Joliet Junior College to hold first film festival
BY JEANNE MILLSAP Correspondent October 16, 2013 9:16AM
The cover of the documentary "The Amasong Chorus." | Supplied image
JJC Film Festival
7 p.m. Friday: “Amasong Chorus: Singing Out,” a documentary about a lesbian and feminist chorus formed in the Champaign-Urbana area in the 1990s. Produced by Jay Rosenstein, the film follows the group’s early struggles and successes. Rosenstein is a Peabody and Emmy Award-winning independent filmmaker. He will attend and will lead a discussion after the screening.
3:30 p.m. Saturday: “Dragon, the Bruce Lee Story,” a feature film, is a semibiographical depiction of the life of martial arts master Bruce Lee, who died 40 years ago. Tammy Perkins of JJC’s fine arts department will be the guest speaker after the film.
7:30 p.m. Saturday: “The Interrupters,” a documentary about gang violence in Chicago and those who work to stop it. This film has received a number of national awards, was shown nationally on PBS, and was a selection for the 2011 Sundance Film Festival in Utah. Ricardo “Cobe” Williams, one of the violence interrupters in the film, will make an appearance after the screening.
Where: Joliet Junior College, 1215 Houbolt Road, Black Box Theatre (Building K).
Admission: Free, but reservations are requested. Call (815) 280-2200 or stop by the box office at K-1002. There will be a limited number of seats available at the door.
Updated: November 18, 2013 7:23AM
Joliet Junior College’s first Fine Arts Department Film Festival is this weekend, and it’s free to the public.
Two timely Illinois-made documentaries will be shown, as well as one feature film. JJC art history professor Gisele Atterberry said the films chosen are interesting and well-made and should lead to some good discussion.
“Anybody with a love of film who enjoys seeing film in a group where there can be discussion afterward will enjoy attending this festival,” Atterberry said. “Communal enjoyment of film is a powerful thing, and it is beginning to evaporate in our culture today.”
Atterberry said beginning the film festival is a way to encourage lifelong learning and to reflect the various aspects of the fine arts department’s offerings, which include theatre, the visual arts, music, speech and interior design.
The documentaries that will be shown are “The Interrupters” and “Amasong Chorus: Singing Out,” and the feature film is “Dragon, The Bruce Lee Story.” All three will feature discussion after the screenings, with speakers.
“Amasong Chorus: Singing Out” is a documentary about a lesbian/feminist chorus formed in the Champaign-Urbana area in the 1990s. Atterberry said the film is going to be a great way to open the festival, and the discussion after will be led by the film’s producer/director/writer/editor Jay Rosenstein, a University of Illinois professor and three-time Emmy winner.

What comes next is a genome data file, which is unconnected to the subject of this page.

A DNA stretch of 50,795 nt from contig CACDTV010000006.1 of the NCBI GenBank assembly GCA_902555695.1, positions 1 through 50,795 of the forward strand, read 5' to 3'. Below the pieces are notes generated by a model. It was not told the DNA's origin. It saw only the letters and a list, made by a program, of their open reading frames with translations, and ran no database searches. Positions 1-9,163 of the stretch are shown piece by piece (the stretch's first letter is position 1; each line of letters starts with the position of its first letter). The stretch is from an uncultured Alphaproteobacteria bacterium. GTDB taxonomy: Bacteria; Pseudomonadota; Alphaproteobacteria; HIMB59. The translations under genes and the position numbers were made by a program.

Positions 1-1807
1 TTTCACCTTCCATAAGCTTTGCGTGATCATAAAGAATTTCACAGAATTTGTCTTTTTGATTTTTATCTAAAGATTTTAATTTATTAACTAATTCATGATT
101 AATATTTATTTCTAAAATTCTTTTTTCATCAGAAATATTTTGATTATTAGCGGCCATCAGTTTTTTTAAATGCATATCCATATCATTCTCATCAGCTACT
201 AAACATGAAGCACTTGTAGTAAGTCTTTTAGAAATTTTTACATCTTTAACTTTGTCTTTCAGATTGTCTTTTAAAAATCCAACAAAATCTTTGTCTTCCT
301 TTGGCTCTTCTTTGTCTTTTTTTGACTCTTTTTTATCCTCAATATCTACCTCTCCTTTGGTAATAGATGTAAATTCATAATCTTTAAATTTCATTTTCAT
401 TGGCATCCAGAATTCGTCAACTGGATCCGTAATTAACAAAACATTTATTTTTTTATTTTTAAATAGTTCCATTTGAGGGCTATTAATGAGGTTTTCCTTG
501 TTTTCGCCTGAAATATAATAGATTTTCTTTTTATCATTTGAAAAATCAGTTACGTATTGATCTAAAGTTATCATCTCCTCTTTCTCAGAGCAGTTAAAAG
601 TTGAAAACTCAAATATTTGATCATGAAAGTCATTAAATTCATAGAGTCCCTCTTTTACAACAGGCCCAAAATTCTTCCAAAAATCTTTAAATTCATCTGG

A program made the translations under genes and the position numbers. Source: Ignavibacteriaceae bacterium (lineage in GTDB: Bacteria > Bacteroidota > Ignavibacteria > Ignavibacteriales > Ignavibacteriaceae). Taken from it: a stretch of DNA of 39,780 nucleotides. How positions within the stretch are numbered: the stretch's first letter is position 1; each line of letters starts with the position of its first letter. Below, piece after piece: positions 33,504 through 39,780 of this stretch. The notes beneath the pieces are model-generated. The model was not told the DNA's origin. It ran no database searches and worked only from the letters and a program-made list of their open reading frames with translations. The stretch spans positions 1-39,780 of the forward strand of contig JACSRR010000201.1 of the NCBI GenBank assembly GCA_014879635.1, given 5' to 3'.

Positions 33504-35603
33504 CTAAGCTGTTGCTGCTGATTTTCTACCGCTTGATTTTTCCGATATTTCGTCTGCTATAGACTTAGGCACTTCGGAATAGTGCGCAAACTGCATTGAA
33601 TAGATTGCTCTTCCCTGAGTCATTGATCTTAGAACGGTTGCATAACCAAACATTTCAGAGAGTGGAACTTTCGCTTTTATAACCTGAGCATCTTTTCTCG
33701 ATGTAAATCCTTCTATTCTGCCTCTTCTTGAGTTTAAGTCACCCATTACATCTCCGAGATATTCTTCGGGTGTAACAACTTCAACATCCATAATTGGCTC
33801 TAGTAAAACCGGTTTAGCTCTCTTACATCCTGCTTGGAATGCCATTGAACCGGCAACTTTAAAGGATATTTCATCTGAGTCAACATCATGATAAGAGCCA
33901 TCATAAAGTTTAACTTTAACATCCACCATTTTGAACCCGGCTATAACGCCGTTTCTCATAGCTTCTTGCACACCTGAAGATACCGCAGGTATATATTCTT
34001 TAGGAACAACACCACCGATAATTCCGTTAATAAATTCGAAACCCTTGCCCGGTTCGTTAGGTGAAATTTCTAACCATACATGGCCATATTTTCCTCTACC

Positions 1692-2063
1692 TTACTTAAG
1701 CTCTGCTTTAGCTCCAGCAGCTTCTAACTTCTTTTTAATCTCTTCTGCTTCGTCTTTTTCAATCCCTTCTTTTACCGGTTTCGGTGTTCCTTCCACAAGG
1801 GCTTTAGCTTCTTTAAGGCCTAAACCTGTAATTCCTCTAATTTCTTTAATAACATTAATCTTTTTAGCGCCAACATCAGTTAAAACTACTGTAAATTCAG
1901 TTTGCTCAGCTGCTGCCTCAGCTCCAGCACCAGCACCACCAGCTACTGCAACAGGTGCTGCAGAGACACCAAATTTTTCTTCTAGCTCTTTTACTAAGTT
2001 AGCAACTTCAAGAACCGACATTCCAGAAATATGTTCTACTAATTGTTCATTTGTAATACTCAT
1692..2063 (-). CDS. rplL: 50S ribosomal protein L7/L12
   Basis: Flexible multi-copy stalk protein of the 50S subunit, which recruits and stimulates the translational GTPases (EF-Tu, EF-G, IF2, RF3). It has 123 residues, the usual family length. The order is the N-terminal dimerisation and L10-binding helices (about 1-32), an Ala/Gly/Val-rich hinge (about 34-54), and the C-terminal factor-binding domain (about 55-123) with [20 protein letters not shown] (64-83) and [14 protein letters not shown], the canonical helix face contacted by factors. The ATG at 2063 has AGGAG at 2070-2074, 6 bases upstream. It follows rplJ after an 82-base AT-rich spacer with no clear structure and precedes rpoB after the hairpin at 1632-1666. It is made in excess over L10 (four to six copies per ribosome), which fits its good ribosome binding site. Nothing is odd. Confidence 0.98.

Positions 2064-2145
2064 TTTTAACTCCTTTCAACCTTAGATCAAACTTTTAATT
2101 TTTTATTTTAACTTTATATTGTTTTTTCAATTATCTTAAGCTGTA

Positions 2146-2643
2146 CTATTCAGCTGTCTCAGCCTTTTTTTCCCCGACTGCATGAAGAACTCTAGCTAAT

Rosenstein said he became familiar with Amasong at the campus in Champaign and was fascinated with the choir’s founder, Kristina Boerger. He said he learned that as a student and a lesbian, she faced problems of acceptance in many areas, including employment.
“They were pretty well-known,” Rosenstein said of the choir. “I used to go to their concerts. And I really didn’t like choral music, but when I would go to see Amasong, I could tell there was something different going on — something special.”
His documentary follows Boerger’s personal story of the difficulty in coming out in the 1980s and how she overcame that by working through non-mainstream channels.
“She basically invented her own channel,” Rosenstein said. “Then later, the mainstream channels came to embrace her.”
“The Interrupters” is a nationally recognized documentary about gang violence in Chicago and those “interrupters” who work to stop it. Atterberry said it is a very good film and, with the recent violence in Chicago, quite timely. She’s especially looking forward to the discussion after the film, when Ricardo “Cobe” Williams, one of the violence interrupters in the film, will tell his story.
“I think his personal story is going to be a lifetime memory for those who attend,” Atterberry said.
Guests are encouraged to come early and view the JJC Faculty Art Exhibition in the Laura A. Sprague Gallery, J-1004, before the film screenings.